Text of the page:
Dog (Daily Planet email #941)
I am going outside to walk the dog. I don’t have a dog. There is no dog. I used to have a dog. The dog has moved on, to another plane. I have not. Moved on. I am going outside to walk. I take along a plastic bag (same one for months) and the dog’s leash. If I see a nice stick along the way, I’ll pick that up, too. Somebody has to.
In the bright wet slant-light of a spring morning, the leash drags behind me with a scraping, rattling keen, instead of being pulled taut ahead of me, which it used to. Tiny buds are peeking out from the autumn’s matte, and I take care not to step on them, or urinate. I study where the garbage has blown since yesterday. Minding the alluvial sediment, I take inventory of the local construction and household decrepitudes. I see the tree trunks, and I do not think they will smell for me.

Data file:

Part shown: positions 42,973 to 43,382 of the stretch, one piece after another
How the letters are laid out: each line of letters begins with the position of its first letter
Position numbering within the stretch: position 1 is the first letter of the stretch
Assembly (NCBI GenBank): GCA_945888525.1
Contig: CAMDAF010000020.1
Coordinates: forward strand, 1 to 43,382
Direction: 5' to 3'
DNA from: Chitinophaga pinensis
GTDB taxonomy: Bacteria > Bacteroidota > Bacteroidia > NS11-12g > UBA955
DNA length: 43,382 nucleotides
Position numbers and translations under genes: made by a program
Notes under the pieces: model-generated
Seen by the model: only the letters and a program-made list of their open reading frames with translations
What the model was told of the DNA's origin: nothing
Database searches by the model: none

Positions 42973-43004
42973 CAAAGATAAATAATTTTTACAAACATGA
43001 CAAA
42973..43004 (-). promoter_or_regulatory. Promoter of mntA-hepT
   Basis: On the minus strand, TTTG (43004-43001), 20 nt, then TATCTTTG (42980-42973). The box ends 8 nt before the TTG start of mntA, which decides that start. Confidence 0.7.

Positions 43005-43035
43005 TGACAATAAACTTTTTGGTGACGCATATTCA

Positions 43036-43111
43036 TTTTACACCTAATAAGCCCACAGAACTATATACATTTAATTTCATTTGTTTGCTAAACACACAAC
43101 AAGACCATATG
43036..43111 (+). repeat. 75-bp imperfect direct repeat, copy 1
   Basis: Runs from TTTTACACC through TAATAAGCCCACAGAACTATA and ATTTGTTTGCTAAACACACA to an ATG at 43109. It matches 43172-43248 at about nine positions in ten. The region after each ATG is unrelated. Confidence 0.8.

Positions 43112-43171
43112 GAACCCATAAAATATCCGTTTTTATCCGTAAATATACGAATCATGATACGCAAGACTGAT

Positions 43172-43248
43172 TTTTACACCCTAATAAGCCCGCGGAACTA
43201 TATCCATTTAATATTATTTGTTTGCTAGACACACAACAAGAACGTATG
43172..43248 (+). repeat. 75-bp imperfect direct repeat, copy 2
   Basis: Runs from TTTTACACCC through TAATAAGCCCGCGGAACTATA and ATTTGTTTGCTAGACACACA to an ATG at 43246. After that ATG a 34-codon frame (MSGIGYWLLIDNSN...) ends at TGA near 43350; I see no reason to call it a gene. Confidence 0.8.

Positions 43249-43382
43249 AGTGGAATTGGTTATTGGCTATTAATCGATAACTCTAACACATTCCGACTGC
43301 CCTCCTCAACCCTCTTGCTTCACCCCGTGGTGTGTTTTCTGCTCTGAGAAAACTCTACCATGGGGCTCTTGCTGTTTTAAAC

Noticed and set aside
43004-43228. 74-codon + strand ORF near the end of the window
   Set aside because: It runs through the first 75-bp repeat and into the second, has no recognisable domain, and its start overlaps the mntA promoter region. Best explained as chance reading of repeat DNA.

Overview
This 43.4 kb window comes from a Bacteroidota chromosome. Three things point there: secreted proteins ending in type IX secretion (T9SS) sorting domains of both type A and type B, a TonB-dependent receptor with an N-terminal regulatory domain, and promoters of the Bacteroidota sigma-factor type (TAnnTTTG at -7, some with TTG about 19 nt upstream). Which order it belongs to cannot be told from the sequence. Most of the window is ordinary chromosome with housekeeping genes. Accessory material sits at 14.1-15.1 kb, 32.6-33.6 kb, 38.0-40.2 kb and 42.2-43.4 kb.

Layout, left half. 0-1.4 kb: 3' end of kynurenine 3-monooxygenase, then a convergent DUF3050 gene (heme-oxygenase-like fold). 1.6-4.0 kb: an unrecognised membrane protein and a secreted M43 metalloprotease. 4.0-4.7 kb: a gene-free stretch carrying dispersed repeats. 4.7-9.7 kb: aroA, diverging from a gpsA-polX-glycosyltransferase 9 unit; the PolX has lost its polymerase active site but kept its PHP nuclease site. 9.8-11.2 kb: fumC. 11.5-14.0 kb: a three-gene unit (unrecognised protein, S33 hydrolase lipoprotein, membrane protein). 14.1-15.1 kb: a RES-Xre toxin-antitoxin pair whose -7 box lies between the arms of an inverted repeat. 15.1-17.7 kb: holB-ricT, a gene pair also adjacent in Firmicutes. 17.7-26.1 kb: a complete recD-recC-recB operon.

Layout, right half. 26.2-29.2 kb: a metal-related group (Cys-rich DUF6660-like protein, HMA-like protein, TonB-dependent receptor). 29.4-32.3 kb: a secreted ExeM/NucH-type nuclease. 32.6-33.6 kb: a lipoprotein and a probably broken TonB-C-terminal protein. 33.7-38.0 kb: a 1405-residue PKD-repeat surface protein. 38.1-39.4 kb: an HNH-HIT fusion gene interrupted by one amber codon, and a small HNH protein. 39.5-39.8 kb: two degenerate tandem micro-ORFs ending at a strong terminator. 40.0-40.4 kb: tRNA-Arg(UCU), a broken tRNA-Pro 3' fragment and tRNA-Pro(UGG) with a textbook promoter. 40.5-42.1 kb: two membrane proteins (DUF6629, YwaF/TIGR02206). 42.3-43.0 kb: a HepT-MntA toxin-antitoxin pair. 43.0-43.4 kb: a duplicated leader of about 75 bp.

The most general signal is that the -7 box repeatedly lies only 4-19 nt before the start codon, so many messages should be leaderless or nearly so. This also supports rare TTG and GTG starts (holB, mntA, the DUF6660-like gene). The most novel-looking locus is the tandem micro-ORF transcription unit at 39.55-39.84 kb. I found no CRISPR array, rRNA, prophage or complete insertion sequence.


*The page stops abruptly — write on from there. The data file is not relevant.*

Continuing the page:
People cross the street when they see me coming. Is it out of habit? Is it tragic? Is it tragic to see a person walking no dog as if they had a dog? It is no tragedy, because what they don’t know is: all my ancestors walk with me. I invite them along and sometimes we speak and mostly we don’t. I walk with those who came before me, as I hope those who come after me will allow me to walk with them, so I can see what they see and learn what they care about and somehow, so unlikely, we meet in the middle. Together we form a human chain, with some animals, not for rescue but a rescue nonetheless.